where \(z=(x,y), w=(u,v)\), and \(\Vert zw \Vert ^{2}= \Vert xu \Vert ^{2}+ \Vert yv \Vert ^{2}\). Set \(z_{k}=(x_{k},y_{k})\). Then Lemma 3.1 implies that the sequence \(\{H(z_{k+1},z_{k})\}\) is decreasing. The decrease property of the iterates \(\{x_{k},y_{k}\}\) showed in Lemma 3.2 is of vital importance for the convergence proof. Thus, we call \(H(x,y)\) the key function.
More precisely, we have the following lemma.
Lemma 3.2
Let \(H(z,w)\) be defined as in (11). Then under assumptions (H1)(H6), we have
where \(z_{k}=(x_{k},y_{k})\), that is, the sequence \(\{H(z_{k+1},z_{k})\}\) is decreasing.
Proof
Set \(m:=m_{2}m_{1}>0\). Then the result follows directly from (9) or (10).â€ƒâ–¡
3.2 Norm estimate of the subdifferential of H
In this subsection, we prove that there exists a subgradient lower bound for the iterate gap. First, we estimate the norm of the subdifferential of L.
Lemma 3.3
Define
Then, under assumptions (H1)(H6), \((p_{k+1},q_{k+1})\in\partial L(x_{k+1},y_{k+1})\). Moreover, if \(\{(x_{k},y_{k})\}\) is bounded, then there exists a positive constant \(C_{1}>0\) such that
Proof
According to the definition of \(x_{k+1}\) and \(y_{k+1}\) and the Fermat rule, we get
Thus
and
Using assumption (H3), we obtain that
and
where â„“ is the Lipschitz constant of \(\nabla R(x,y)\) on the bounded set \(\{(x_{k},y_{k})\}\) .
Hence the norm estimate can be immediately derived.â€ƒâ–¡
The norm estimate of the subdifferential of H is a direct consequence of Lemma 3.3.
Lemma 3.4
For all \(k\in\mathbb {N}\), \(H(z,w)\) has a subdifferential at \((z_{k+1},z_{k})\) of the form
Moreover, there exists a positive constant \(C_{2}>0\) such that
Proof
According to the definition of \(H(z,w)\), we get
The rest is immediately obtained.â€ƒâ–¡
The norm estimate, together with the closeness of the limiting subdifferential, is used to obtain the following convergence of the subsequence of \(\{x_{k},y_{k}\}\).
Lemma 3.5
Preconvergence result
Under assumptions (H1)(H6), we have the following statements:

(i)
\(\sum_{k=1}^{\infty} \Vert z_{k+1}z_{k} \Vert ^{2}<\infty\); particularly, \(\Vert x_{k+1}x_{k} \Vert \to0, \Vert y_{k+1}y_{k} \Vert \to0, k\to\infty\);

(ii)
the sequence \(\{L(x_{k},y_{k})\}\) is convergent;

(iii)
the sequence \(\{H(z_{k+1},z_{k})\}\) is convergent;

(iv)
if \(\{(x_{k},y_{k})\}\) has a cluster point \((x^{*},y^{*})\), then \((x^{*},y^{*})\in\operatorname{crit} L\).
Proof
Set \(a_{k}:=L(x_{k},y_{k})+m_{1}( \Vert x_{k}x_{k1} \Vert ^{2}+ \Vert y_{k}y_{k1} \Vert ^{2})\) and \(b_{k}=(m_{2}m_{1})( \Vert x_{k+1}x_{k} \Vert ^{2}+ \Vert y_{k+1}y_{k} \Vert ^{2})\). Then Lemma 3.2 gives \(a_{k+1}+b_{k}\leq a_{k}\). Then assumption (H4) ensures that \(a_{n}\) is bounded below. Thus Lemma 2.2 implies (i) and (ii). Moreover, the definition of \(H(z,w)\) yields that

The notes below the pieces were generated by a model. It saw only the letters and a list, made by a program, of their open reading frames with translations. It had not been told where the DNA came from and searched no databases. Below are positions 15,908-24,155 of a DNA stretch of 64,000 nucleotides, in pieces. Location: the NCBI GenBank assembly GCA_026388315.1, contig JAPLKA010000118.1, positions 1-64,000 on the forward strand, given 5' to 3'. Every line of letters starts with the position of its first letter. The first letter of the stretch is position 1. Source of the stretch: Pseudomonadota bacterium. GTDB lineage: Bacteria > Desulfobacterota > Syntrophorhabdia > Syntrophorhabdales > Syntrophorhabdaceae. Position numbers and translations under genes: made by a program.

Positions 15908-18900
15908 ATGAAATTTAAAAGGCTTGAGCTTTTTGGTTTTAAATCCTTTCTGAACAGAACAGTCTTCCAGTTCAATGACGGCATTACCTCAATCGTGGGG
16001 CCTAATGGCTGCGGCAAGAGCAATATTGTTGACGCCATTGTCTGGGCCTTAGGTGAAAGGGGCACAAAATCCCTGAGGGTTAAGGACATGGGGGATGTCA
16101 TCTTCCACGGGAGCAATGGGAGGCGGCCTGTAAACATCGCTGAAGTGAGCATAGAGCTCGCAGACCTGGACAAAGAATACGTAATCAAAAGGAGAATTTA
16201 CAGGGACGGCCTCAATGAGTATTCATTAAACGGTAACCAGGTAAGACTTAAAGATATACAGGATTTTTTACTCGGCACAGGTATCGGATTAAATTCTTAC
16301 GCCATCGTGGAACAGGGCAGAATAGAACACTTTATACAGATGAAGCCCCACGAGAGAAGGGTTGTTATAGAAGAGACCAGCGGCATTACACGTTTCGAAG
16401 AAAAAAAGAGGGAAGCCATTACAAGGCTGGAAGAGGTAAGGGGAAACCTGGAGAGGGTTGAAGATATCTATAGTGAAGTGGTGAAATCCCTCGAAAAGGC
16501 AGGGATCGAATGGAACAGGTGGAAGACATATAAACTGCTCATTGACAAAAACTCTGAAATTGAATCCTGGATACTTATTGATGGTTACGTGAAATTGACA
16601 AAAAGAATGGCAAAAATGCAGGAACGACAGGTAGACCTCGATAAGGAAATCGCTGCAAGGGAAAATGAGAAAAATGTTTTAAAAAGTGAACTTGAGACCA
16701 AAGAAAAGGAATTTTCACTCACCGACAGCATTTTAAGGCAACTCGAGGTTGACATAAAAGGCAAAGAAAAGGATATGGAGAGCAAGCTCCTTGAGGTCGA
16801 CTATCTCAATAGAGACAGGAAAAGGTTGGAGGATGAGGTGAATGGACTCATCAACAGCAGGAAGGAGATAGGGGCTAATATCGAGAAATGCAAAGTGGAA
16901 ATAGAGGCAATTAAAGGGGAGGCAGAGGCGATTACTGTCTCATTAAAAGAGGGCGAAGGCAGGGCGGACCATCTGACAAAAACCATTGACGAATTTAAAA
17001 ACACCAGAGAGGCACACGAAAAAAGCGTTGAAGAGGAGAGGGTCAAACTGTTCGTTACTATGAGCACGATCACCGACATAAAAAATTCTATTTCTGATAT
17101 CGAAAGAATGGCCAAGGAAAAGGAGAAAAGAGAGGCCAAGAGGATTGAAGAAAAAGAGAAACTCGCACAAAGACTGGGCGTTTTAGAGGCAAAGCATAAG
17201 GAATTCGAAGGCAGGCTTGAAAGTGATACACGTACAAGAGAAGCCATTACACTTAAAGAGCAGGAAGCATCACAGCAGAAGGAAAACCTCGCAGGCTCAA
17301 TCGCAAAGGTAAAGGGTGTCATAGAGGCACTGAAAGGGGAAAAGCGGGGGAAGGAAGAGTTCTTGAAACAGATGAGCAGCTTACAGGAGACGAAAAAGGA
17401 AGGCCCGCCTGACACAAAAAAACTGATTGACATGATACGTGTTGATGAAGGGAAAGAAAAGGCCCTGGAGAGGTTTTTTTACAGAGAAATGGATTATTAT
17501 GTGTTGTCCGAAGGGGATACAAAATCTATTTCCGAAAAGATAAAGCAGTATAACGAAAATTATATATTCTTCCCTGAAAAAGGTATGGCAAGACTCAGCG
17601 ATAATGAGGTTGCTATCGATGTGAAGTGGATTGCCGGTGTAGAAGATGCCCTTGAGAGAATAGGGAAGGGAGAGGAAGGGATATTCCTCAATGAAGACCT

Thus (iii) is derived from (i) and (ii).
Now let \(\{(x_{k_{j}},y_{k_{j}})\}\) be a subsequence of \(\{(x_{k},y_{k})\}\) such that \(\{(x_{k_{j}},y_{k_{j}})\}\to(x^{*},y^{*}), j\to\infty\). Since f is lower semicontinuous, we have
On the other hand, the definition of \(x_{k+1}\) shows that
from which we get
Hence
where we have used assumption (H5) and replaced \(x_{k}, y_{k}\) by \(x_{k_{j}}, y_{k_{j}}\).
Due to the fact that \(\Vert x_{k+1}x_{k} \Vert \to0\) from (i), we have \(\Vert x_{k_{j}+1}x_{k_{j}} \Vert \to0\). This, together with \(\Vert x_{k_{j}}x^{*} \Vert \to 0\), yields \(\Vert x_{k_{j}+1}x^{*} \Vert \to0\). Using the continuity of \(R(x,y)\) by assumption (H2), the last inequality yields
Therefore
In a similar way, we can prove that \(\lim_{j\to\infty}g(y_{k_{j}})=g(y^{*})\). Combining with the continuity of \(R(x,y)\), we immediately obtain that
On the other hand, Lemma 3.5(i) and Lemma 3.3 give \((p_{k_{j}+1},q_{k_{j}+1})\in\partial L(x_{k_{j}+1},y_{k_{j}+1})\) and \((p_{k_{j}+1},q_{k_{j}+1})\to0, j\to\infty\). Thus the closeness of the limiting subdifferential (see (6)) indicates that \(0\in \partial L(x^{*},y^{*})\).â€ƒâ–¡
3.3 Analytic property of the key function H
Denote by Î© the set of the cluster points of the sequence \(\{ (z_{k+1},z_{k})\}\).
Lemma 3.6
Suppose that the sequence \(\{(x_{k},y_{k})\}\) is bounded. Under assumptions (H1)(H6), we have that

(i)
Î© is nonempty, compact, and connected. Moreover, \(\operatorname{dist}((z_{k+1},z_{k}),\Omega)\to0\) as \(k\to\infty\).

(ii)
\(\Omega\subset\operatorname{crit} H=\{(z^{*},z^{*}):z^{*}=(x^{*},y^{*})\in\operatorname{crit} L\}\).

(iii)
H is finite and constant on Î©.
Proof
(i) It is easy to check by some elementary tools (see, e.g., [16]).
(ii) According to Lemma 3.5(i), \(\sum_{k=1}^{\infty} \Vert z_{k+1}z_{k} \Vert ^{2}<\infty\), and hence \(\Vert z_{k+1}z_{k} \Vert \to0, k\to \infty\). Note that \(z_{k}=(x_{k},y_{k})\), so \(\Omega\subset\{ (z^{*},z^{*}):z^{*}=(x^{*},y^{*})\in\operatorname{crit} L\}\). On the other hand, from (15) we see that
Thus \(\operatorname{crit} H=\{(z^{*},z^{*}):z^{*}=(x^{*},y^{*})\in\operatorname{crit} L\}\), and hence \(\Omega\subset\operatorname{crit} H\).